US Election 2020: When will we know who wins?

Nick Whigham
·Assistant News Editor
·6-min read

There’s going to be one question on everybody’s lips today: Who won the US presidential election?

Normally, it only takes a few hours after polls in each state close to start getting an idea as to the answer. But it might take a little longer today.

What time do the polls close?

The very first polls will close at 10am AEDT (6pm ET in the US) in parts of Indiana and Kentucky while a vast majority of states close an hour or two later.

Polls in Georgia begin closing at 11am AEDT, while North Carolina and Ohio will follow half an hour later and Pennsylvania and a slew of others half an hour after that, closing at midday AEDT.

LIVE BLOG: US Election live updates as they happen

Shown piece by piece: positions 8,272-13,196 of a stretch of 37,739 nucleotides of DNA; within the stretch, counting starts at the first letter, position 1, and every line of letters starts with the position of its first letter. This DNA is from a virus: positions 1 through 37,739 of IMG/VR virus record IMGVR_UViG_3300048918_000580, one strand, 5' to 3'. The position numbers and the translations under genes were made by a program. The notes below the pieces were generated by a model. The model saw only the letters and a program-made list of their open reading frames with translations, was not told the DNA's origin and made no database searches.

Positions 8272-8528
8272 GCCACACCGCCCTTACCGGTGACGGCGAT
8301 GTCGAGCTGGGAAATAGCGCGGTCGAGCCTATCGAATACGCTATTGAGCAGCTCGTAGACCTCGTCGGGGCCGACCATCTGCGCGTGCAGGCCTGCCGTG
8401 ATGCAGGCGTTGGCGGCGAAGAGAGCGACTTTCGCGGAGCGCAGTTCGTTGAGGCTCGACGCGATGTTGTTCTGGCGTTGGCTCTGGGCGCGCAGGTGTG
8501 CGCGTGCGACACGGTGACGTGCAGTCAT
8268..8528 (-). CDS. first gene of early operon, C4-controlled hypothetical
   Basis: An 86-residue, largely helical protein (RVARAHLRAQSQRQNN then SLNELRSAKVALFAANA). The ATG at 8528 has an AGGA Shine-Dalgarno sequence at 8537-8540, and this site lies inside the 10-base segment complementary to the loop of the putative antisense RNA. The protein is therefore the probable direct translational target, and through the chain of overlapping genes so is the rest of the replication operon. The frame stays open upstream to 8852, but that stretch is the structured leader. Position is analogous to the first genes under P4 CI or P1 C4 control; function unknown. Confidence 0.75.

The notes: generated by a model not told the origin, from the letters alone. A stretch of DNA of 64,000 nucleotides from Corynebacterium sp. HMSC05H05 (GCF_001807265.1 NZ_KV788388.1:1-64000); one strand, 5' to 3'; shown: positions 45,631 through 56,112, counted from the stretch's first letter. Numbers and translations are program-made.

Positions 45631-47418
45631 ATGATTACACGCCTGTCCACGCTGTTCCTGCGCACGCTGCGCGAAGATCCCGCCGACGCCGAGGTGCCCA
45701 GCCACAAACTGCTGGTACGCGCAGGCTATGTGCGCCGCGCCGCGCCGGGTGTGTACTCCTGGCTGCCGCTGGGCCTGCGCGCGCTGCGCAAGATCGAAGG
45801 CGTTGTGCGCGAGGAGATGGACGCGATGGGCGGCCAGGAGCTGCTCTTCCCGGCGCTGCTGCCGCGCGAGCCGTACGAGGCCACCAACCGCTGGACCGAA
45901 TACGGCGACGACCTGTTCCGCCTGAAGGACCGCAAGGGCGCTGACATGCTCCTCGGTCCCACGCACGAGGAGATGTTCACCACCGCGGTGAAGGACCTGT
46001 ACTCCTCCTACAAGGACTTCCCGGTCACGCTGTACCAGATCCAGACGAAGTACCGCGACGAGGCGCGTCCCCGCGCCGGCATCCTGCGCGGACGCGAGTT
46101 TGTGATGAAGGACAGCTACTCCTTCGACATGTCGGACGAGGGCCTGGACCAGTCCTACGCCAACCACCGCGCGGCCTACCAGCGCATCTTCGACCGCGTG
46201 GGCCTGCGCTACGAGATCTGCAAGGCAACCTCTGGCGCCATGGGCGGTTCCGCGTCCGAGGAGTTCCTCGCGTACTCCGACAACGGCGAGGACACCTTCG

Polling booths in the key state of Florida will be entirely closed by midday, with vote tallying expected to be quicker than other battleground states like Georgia.

Over on the west coast, polls in California won’t close until 3pm AEDT (8pm local time) and Alaska will bring up the rear when its polls close at 5pm AEDT.

Alaska’s three electoral votes are reliably Republican, while the west coast states are a lock for the Democrats. In the race to 270 electoral college votes, it won’t be necessary to wait for these states to be counted to project an election outcome.

The real action will be in a handful of key swing states on the eastern side of the country that are expected to be tight races. They include Florida, Georgia, North Carolina, Pennsylvania, Arizona, as well as Ohio and even Texas. How things unfold in these states will determine how quickly we get a clear outcome.

If Biden takes two of either Florida, North Carolina, Georgia or Arizona, he’ll be in very good shape to win big today. Even if he just manages to clinch Florida today, it makes life very difficult for the president.